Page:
Though he is best known for classics with young protagonists, Mark Twain doesn’t spring to mind as an author filled with wisdom for girls.
In fact there is little you would want your daughter to take literally in Twain’s short piece “Advice to Little Girls,” originally written in 1865, and recently published by Brooklyn-based Enchanted Lion Books.
In this slim volume, Twain offers devilish recommendations on everything from how to behave toward playmates, parents, elders, teachers, and pesky brothers. There is a better method for “correcting your brother” than slinging mud at him, for instance. It’s more effective, and far less messy to “scald him a little, for then you obtain desirable results. You secure his immediate attention to the lessons you are inculcating, and at the same time your hot water will have a tendency to move impurities from his person, and possibly the skin, in spots.”
A sweet bedtime story for your toddler this is not, and that’s precisely what makes the book, illustrated by Vladimir Radunsky, such a perversely fun read.
“I think he was really picking up on didactic, pedagogical Victorian books at the time,” said Claudia Zoe Bedrick, the founder of Enchanted Lion, by phone. “A lot of books intended for children were meant to teach them manners and lessons; I think he was modeling it on those books in an ironic way.”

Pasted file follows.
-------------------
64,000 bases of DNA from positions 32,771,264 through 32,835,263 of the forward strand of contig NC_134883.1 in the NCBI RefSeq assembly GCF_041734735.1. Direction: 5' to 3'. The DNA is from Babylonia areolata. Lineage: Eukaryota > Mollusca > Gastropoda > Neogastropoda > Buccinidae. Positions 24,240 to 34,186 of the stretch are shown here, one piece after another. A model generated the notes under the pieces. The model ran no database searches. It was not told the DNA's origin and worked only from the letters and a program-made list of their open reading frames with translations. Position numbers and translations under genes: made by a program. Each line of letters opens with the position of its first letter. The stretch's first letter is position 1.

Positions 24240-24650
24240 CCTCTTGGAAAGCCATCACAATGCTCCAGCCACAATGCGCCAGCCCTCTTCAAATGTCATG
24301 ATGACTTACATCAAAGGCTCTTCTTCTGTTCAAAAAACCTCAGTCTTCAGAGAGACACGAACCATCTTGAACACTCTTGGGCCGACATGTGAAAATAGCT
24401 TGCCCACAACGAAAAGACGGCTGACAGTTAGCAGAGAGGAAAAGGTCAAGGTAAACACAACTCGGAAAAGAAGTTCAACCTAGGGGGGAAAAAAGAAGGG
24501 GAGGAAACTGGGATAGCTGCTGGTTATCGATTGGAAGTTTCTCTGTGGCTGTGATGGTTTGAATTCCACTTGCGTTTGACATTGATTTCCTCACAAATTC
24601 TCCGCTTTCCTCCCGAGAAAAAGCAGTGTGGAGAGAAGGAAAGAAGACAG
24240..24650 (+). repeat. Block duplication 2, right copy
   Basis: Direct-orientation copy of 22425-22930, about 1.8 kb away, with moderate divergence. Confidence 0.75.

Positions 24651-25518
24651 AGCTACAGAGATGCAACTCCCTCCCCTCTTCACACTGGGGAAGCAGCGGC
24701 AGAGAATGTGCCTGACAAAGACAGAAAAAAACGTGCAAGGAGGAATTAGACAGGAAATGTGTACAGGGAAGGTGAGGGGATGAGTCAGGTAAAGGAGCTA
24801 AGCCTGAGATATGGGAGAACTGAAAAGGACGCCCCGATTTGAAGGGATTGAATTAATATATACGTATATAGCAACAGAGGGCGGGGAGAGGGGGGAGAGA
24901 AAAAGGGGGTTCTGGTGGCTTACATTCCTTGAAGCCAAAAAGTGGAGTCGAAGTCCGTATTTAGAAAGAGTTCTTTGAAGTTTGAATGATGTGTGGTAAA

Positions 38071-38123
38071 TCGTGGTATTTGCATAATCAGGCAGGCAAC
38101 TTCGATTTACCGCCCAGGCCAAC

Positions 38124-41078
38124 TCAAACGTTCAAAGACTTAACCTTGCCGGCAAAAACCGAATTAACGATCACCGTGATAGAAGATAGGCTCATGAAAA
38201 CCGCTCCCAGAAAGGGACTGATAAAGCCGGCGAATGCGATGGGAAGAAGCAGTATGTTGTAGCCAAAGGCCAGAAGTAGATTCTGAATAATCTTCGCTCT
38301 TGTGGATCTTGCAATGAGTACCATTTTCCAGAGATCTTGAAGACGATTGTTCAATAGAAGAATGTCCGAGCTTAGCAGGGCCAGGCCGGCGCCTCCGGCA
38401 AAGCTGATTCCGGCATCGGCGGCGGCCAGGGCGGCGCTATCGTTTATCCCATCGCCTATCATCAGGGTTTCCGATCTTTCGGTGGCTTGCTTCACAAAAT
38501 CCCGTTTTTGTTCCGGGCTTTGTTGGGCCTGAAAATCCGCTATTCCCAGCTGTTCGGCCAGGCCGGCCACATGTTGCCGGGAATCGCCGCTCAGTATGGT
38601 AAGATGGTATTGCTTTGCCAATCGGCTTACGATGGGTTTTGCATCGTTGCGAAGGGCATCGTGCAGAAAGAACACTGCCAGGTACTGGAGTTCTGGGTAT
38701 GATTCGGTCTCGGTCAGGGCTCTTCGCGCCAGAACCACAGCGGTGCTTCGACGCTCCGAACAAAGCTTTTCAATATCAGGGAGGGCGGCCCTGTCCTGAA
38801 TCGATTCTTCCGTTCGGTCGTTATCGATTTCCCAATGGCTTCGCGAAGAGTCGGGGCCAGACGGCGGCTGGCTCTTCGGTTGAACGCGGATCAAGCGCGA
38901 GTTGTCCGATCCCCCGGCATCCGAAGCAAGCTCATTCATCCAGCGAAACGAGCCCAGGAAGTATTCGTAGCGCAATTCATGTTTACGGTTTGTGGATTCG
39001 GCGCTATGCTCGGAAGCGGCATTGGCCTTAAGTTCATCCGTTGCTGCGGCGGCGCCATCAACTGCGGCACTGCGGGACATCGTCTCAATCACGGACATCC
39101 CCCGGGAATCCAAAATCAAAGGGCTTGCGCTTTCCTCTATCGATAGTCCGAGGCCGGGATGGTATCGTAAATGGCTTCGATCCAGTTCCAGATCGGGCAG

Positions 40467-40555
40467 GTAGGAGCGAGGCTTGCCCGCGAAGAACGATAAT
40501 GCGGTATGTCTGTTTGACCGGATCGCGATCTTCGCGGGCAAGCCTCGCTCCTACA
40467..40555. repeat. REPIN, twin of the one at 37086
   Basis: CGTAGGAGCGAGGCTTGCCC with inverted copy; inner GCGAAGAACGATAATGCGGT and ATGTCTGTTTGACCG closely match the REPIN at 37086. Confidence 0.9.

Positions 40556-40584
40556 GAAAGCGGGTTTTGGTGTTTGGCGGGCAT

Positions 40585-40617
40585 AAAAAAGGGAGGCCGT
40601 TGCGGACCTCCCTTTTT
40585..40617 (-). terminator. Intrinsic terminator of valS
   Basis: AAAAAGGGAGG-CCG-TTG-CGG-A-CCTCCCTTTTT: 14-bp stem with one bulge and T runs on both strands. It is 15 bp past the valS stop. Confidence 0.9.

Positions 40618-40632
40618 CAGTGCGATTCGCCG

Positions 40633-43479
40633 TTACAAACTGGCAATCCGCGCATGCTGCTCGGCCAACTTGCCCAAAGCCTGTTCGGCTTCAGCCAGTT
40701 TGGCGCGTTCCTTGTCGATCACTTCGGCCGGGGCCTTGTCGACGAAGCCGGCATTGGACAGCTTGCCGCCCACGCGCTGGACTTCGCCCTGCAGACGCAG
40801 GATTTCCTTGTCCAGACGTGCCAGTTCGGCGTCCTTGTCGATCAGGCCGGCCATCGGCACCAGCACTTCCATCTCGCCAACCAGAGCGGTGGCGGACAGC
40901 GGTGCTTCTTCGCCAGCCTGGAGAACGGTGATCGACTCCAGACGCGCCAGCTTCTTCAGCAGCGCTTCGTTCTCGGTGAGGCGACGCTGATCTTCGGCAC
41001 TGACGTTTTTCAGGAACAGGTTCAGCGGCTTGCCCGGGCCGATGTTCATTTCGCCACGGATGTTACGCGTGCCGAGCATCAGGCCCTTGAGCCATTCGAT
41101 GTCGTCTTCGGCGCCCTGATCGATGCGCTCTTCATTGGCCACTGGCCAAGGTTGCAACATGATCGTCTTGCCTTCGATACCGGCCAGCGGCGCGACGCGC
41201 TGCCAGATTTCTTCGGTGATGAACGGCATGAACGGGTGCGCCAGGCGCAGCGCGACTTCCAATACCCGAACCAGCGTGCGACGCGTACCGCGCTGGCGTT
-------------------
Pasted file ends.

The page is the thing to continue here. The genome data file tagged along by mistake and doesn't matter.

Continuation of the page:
Our language has loosened up since the 19th century, but children’s authors and parents still use books to teach kids how to behave. (As the author of the best-selling Llama Llama series, Anna Dewdney, writes in Nobunny’s Perfect, “Good bunnies try to do what’s right. They use their words. They NEVER bite.”)
Twain, at least, is more honest about the limits and inconsistencies of human nature. “If your mother tells you to do one thing, it is wrong to reply that you won’t,” begins one of his tongue-in-cheek instructions. “It is better and more becoming to intimate that you will do as she bids you, and then afterward act quietly in the manner according to the dictates of your best judgement.”
These kind of wink-wink concepts may be difficult to explain to small children, but Bedrick resists calling it a children’s book for adults, à la Go the F*#k to Sleep. “I think for the right child it is the right book,” she said.
Enchanted Lion has been publishing children’s books since 2003, mostly international in scope.
“Part of our mission is to publish wonderfully illustrated books and good stories from as many countries as we can,” said Bedrick. Advice to Little Girls, while obviously an American story, actually began its life in Italy as a standalone children’s book in 2010, illustrated by the award-winning children’s book author/ illustrator Vladimir Radunsky, who lives in Rome. Both Bedrick and Maria Popova of Brain Pickings recognized the beauty of this book, and together they raised the money necessary for Radunsky’s advance for the American edition. Its publication could be the start of future collaborations between Enchanted Lion and Brain Pickings.
In the meantime, Advice to Little Girls seems poised to be a breakout hit. The book is reminiscent of Maira Kalman’s The Elements of Style Illustrated, the kind of precious, collectible classic that is beautiful to pore over, although Radusky’s drawings are bolder, and more whimsical.
“I think it has a wide audience,” said Bedrick. “There are lots of graphic designers and illustrators, lovers of Twain, people who simply love books who will want to collect it. And then parents of young kids who think it will be a fun book for their children.”